Hey there, time traveller!
This article was published 28/7/2014 (728 days ago), so information in it may no longer be current.
There's a reason they say there is no place like home.
Our homes gives us shelter, security, a degree of privacy and maybe even a sense of pride.
So imagine how it would feel if the city came knocking at the door one day wanting to knock down your home right to its foundation.
The process is known as expropriation, and in this case it involved three Transcona houses that were standing in the path of the long-delayed construction of the Plessis Road Underpass.
Actually, as it happened, one of the houses -- a recently built 1,400-square-foot bungalow at 1064 Plessis Rd. -- was standing in the way more than the others. It belonged to 76-year-old Steve Miloica, and it was built just four years ago.
Which is why Steve wanted to have it moved to West St. Paul, where he also owns a piece of property.
When I met last week with Steve, he told me he owns more property he's hoping to sell, but nothing like the house that was his home on Plessis Road. As he related the story of how he lost his house, he became confused at times and opened his appointment diary to confirm dates.
"You have to forgive me," he said at one point. "My brain don't work so good."
But his story was basically consistent, and there are lawyers and a paper trail that backs it up. For example, more than a year ago, on May 16, 2013, Steve's lawyer at the time, Ron Zimmerman, wrote the city and said his client wanted his house relocated.
That's not an unreasonable request.
A house for a house is the mantra of provincial expropriation legislation, and what could be fairer than the same house for a house? Of course, there are other considerations -- such as a tight construction schedule.
On May 22, 2013, the city representative, Karen Cann, responded to the request to move Steve's house.
"Due to the timing of this project, it would not be possible for the house to be moved in time for construction to commence in September."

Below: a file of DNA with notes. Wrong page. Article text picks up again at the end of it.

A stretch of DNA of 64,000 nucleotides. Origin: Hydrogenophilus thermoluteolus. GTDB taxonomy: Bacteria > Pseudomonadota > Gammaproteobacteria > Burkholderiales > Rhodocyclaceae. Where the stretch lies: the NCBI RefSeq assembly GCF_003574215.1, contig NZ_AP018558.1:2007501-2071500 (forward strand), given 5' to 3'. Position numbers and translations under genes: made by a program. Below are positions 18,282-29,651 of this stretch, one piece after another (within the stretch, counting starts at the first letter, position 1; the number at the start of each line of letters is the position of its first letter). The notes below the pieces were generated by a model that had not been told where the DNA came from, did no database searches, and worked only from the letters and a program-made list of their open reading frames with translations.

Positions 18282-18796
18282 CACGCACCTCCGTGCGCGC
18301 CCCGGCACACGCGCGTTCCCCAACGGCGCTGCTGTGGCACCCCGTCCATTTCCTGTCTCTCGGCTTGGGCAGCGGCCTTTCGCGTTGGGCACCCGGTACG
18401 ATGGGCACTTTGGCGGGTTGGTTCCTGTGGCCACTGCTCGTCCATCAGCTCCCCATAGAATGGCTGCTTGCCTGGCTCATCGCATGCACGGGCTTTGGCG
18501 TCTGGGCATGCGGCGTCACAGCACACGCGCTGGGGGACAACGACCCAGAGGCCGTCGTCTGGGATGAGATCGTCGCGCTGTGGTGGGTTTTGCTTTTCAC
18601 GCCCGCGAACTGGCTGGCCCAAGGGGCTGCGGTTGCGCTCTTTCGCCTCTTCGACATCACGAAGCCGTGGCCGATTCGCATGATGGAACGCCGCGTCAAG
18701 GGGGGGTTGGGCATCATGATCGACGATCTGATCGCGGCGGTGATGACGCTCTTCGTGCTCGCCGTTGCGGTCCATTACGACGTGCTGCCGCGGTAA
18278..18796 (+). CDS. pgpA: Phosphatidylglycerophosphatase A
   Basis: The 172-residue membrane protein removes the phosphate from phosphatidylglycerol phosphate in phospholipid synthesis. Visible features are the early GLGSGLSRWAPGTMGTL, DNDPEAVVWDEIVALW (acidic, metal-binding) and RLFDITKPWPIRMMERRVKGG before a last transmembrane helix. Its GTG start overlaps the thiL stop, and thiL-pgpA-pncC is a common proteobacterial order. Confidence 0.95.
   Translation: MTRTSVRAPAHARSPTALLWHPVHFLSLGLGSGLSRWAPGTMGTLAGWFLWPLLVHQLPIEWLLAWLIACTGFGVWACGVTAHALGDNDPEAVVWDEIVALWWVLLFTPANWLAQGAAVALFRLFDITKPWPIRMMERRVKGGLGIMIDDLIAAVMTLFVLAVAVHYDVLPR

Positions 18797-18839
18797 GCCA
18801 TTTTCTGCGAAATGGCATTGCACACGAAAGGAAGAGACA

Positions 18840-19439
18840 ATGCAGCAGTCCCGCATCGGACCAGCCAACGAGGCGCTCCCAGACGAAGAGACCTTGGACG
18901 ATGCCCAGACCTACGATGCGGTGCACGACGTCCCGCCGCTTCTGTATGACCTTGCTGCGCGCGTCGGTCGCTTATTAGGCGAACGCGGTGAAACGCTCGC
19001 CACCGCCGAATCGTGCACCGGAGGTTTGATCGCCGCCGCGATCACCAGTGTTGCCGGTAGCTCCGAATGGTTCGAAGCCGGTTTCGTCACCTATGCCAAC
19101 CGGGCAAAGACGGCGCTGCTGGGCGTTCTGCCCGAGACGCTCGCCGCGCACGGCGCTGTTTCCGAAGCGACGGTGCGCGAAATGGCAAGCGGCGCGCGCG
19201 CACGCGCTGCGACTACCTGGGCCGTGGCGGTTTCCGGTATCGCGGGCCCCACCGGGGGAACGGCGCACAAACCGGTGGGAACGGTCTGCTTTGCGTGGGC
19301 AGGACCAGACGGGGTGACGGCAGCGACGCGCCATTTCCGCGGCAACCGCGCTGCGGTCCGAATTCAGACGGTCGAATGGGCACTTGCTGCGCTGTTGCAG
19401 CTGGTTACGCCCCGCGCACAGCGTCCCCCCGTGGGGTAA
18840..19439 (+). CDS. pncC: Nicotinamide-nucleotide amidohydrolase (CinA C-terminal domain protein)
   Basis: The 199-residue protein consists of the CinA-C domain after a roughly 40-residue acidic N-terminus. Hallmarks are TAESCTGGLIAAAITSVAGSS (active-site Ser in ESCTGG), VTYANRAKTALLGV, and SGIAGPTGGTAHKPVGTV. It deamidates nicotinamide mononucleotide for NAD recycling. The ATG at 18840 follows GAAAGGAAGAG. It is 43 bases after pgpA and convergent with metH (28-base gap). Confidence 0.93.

Not enough time?
There was a four-month window. Then, over time, that four-month window opened wider and wider.
Construction didn't start on schedule in September 2013. Something had been missed in the planning.
Now, two buried oil pipelines were standing in the construction path in a different way, and they definitely had to be moved. So, a year after having his first bid to have his house moved -- and with construction still delayed -- Steve contacted another lawyer. The city had allowed Steve to stay in his house longer than they wanted. And finally, in early July -- after negotiating the sale of the house and property and an initial down payment of $300,000 -- his new lawyer, Chuck Chappell, phoned the city with a plea. Steve still wanted to move his house. Could he buy the bungalow back from the city and move it?
The short answer was 'no' and again for the same reason.
There wasn't enough time.
The longer explanation arrived in an email sent July 9 by a member of the city's real estate division.
"In the past, the city discussed this issue with your client (through its solicitor at the time) and was advised that if he wanted to keep the house and relocate, it would be at his cost and effort and if the house was removed, the city would only be prepared to offer compensation for the land only. Your client advised that he wanted full compensation for both the land and building; he would then relocate the house and if I recall correctly he wanted the city to compensate him for the relocation costs. For obvious reasons, your client was advised that this was unacceptable to the city."
The house was scheduled to be demolished the following week, and it was.
If the city employee's recall is correct, it doesn't fully match that of Steve's first lawyer, or the paperwork that goes with it. In the letter from back in May 2013, his lawyer at the time, Zimmerman, wrote his client only wanted the city to pay for his lot and "incidental expenses." There was no mention of expecting the city to pay for the house or its relocation.
Where is Steve living now? In a motel.
Which leaves me wondering something. Was the city's treatment of Steve heartless or was its judgment simply hopeless? Either way, Steve Miloica is homeless.
And I'm left to wonder something else.
If this 76-year-old man, whose "brain don't work so good," had been the father of someone in the city's real estate division, how would he been treated? I mean, would he have been seen more as a person and his house more as a home? Would he be living happily in a relocated home in West St. Paul, instead of wondering who's going to pay his motel bill?